My maternal grandmother, Willie Stevens Cook, used to teach a book called “Singing Wheels.” I read it when I stayed with her. I don’t remember the details, but it was about a family going west in covered wagons.
When I read the book, nearly half a century ago, I never thought about having family members who may have traveled by covered wagon. Nor did I think of my ancestors riding in stagecoaches as I watched Westerns growing up. I knew my one great-great grandfather immigrated from Germany, and another batch came from Georgia to Florida around the turn of the century. Beyond that, I never really thought about how my family came to be in Northwest Florida.
Now I know that I have ancestors, including Pittmans and Silcoxes, who settled in Florida before it became a state, while others, such as the Ducks and Chandlers, probably arrived in Alabama around the time it became a state. Some parts of Florida and South Alabama were already well developed by then, due to its long occupation by the Spanish and British.
Still, getting from one place to another would have involved wagons, carts, or stagecoaches.
I’ll admit, I was pretty confused the first time I saw, in the occupation column of a U.S. Census record, the word “Teamster.” For a minute, I marveled that the union had been around that long and that my 3rd great-grandfather, Origen Thompson, was a member. Then I recalled that a teamster was someone who drove a team.
At that time, in 1880, the Thompsons lived in Bay Minette, Baldwin County, Alabama, about 10 miles from Stockton. Genealogy Trails has an entry about the thriving community:
In the early 1800’s, Stockton was one of the largest towns in the Territory, rivaling Mobile. The timber trade increased in the area with the building of the Kennedy Saw Mill, owned by Mr. Joshua Kennedy Other industries included, shipping (on the Tensaw River), farming, merchants, and schooling. Stockton was one of the largest cotton shipping towns in the territory. The stagecoach ran from Montgomery to Stockton, with the travellers and mail being carried from Stockton by steamers to Mobile, New Orleans, and other locales. William Kitchen and Ward Taylor partnered in 1840 to form a stagecoach run from Montgomery thru Stockton to Blakeley. The stop in Stockton was the Hammond House.
In 1880, my 2nd great-grandfather, Isaac Pittman was living with Origen, his father-in-law, and his occupation was also listed as teamster. Down the road, Origen’s brother William Hastie Thompson is also shown working as a teamster, as were his two nephews/stepsons Albert and Osmond.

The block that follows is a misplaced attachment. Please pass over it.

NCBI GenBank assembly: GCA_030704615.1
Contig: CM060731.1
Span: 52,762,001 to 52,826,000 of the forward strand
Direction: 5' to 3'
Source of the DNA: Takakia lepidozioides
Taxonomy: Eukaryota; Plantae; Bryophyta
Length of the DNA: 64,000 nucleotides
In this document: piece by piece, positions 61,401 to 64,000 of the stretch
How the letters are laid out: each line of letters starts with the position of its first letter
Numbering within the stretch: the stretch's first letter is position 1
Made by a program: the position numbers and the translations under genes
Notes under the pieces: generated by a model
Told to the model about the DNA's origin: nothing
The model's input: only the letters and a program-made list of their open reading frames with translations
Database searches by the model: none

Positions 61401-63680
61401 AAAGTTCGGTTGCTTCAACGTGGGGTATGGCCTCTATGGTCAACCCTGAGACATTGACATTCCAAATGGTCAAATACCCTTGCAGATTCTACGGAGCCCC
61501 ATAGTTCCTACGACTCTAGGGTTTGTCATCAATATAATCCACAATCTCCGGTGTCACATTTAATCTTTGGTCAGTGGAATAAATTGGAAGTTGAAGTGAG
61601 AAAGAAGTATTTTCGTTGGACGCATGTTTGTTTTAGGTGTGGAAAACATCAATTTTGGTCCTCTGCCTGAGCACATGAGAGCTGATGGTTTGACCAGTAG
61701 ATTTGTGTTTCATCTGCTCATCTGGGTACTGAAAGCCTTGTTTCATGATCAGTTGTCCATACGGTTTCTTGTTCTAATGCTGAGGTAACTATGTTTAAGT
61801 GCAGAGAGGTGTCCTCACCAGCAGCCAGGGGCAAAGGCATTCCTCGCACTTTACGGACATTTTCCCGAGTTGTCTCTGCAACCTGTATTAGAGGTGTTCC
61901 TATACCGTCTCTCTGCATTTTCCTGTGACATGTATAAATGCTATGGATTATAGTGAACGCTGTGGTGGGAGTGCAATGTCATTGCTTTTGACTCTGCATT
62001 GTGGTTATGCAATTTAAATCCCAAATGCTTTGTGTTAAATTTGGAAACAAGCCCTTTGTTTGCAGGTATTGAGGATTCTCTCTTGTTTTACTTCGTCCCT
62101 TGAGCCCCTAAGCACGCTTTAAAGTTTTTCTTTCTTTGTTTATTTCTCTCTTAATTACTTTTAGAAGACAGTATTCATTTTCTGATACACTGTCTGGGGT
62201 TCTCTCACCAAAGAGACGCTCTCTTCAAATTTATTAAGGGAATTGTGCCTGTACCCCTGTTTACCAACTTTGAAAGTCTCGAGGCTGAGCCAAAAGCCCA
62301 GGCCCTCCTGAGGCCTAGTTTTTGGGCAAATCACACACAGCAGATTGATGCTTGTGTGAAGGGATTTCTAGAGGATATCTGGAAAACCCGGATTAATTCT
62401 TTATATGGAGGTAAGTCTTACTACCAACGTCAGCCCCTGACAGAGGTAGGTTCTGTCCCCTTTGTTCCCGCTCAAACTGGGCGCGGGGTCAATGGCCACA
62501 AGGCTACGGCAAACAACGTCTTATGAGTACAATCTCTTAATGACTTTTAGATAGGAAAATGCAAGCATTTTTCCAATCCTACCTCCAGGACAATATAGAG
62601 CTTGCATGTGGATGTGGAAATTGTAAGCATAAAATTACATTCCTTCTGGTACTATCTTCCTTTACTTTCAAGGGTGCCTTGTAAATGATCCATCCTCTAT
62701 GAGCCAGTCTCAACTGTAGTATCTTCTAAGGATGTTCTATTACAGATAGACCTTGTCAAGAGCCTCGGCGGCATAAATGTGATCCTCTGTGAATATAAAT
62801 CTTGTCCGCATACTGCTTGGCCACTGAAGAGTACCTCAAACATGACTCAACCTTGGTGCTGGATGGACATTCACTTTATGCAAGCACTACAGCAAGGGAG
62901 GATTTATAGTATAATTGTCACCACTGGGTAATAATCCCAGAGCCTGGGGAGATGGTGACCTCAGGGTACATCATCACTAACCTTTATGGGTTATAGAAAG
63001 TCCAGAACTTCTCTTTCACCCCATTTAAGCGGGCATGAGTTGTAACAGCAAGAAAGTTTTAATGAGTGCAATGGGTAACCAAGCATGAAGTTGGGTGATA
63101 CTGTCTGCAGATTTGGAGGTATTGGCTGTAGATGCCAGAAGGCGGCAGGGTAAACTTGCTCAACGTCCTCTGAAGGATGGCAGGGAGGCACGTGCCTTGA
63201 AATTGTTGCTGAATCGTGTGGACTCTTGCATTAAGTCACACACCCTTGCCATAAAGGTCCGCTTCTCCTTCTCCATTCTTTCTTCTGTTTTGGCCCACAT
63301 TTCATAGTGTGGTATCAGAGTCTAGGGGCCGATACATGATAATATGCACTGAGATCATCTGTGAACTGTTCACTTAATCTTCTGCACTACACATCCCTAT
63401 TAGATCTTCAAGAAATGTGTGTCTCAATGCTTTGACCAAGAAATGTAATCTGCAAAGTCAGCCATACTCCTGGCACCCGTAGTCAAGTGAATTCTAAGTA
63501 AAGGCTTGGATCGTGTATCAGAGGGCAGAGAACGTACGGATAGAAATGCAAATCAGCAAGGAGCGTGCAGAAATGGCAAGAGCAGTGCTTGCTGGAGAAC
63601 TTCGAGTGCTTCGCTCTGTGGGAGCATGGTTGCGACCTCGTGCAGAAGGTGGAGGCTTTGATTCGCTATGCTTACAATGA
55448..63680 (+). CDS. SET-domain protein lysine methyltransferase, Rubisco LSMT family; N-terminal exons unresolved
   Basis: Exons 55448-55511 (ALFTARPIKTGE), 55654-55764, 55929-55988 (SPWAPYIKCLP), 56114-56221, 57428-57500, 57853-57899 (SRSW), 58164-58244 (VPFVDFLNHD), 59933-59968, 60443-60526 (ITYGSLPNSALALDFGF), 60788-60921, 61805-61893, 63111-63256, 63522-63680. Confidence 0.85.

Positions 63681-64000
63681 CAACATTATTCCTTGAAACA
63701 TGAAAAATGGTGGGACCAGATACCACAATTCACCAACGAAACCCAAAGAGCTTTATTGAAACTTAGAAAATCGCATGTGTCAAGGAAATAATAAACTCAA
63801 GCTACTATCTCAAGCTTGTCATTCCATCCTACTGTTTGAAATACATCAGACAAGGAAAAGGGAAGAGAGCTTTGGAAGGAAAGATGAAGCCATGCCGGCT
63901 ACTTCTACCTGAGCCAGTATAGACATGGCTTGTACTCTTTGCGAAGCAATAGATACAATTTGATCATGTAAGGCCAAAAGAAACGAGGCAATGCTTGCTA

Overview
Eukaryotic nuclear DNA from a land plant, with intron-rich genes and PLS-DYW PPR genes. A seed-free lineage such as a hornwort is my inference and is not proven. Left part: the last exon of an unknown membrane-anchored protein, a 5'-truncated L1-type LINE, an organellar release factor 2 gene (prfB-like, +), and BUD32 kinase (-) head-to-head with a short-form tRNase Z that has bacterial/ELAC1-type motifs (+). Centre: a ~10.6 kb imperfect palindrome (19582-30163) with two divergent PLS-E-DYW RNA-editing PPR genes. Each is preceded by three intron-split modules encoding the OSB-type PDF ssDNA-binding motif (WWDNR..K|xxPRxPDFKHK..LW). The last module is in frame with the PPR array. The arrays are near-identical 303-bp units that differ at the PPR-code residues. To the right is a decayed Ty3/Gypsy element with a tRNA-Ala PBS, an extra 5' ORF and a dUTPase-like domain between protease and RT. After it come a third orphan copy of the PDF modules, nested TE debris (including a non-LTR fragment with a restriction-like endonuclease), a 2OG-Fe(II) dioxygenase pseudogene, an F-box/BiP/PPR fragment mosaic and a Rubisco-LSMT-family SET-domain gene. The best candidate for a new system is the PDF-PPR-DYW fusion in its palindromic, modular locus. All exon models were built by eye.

Twenty years earlier, in the 1860 Census, Origen’s brother Eli Thompson was listed as a stage driver. Eli was married to Georgiana Hammond – you guessed it – of the Hammond House stagecoach stop Hammonds.
Over on the other side of the family tree, my paternal 2nd great-grandfather, William F. Hahn was listed on the 1870 Census as a sea captain. He was a lodger living in the home of William Hurd, and I’ve found a few articles in early Pensacola, Florida, newspapers suggesting that Hurd really was a sea captain. I suspect my ancestor was part of the crew. Other documents list William F. Hahn as a bayman and a stevedore at various times. As I’ve never found a passenger listing for his trip from Germany at around the age of 13, I suspect he may have worked his way across as a crewmember on a sailing ship or a steamship.
I’ve had the pleasure of enjoying many modes of transportation in my life. I arrived in the United States as a baby aboard the cruise ship SS Constitution; my only other cruise experience was a three-hour trip to nowhere about a gambling ship out of Fort Lauderdale. I crossed the English Channel on a hovercraft when I was five years old. I’ve ridden on trains, planes, and in automobiles, of course. My parents had two different motorhomes when I was growing up; I even drove one of them about a foot and a half one time. I drove a tram on the Backstage Studio Tour at what was then the Disney-MGM Studios, and of course I rode the monorail many times there.
The world is so much faster now, than when my 2nd great-grandfathers were driving teams of horses and sailing ships, and transportation was not just slower, it was much harder work. I hope they did have time to see and appreciate the wonders of the untamed landscape around them, before it vanished under pavement and steel.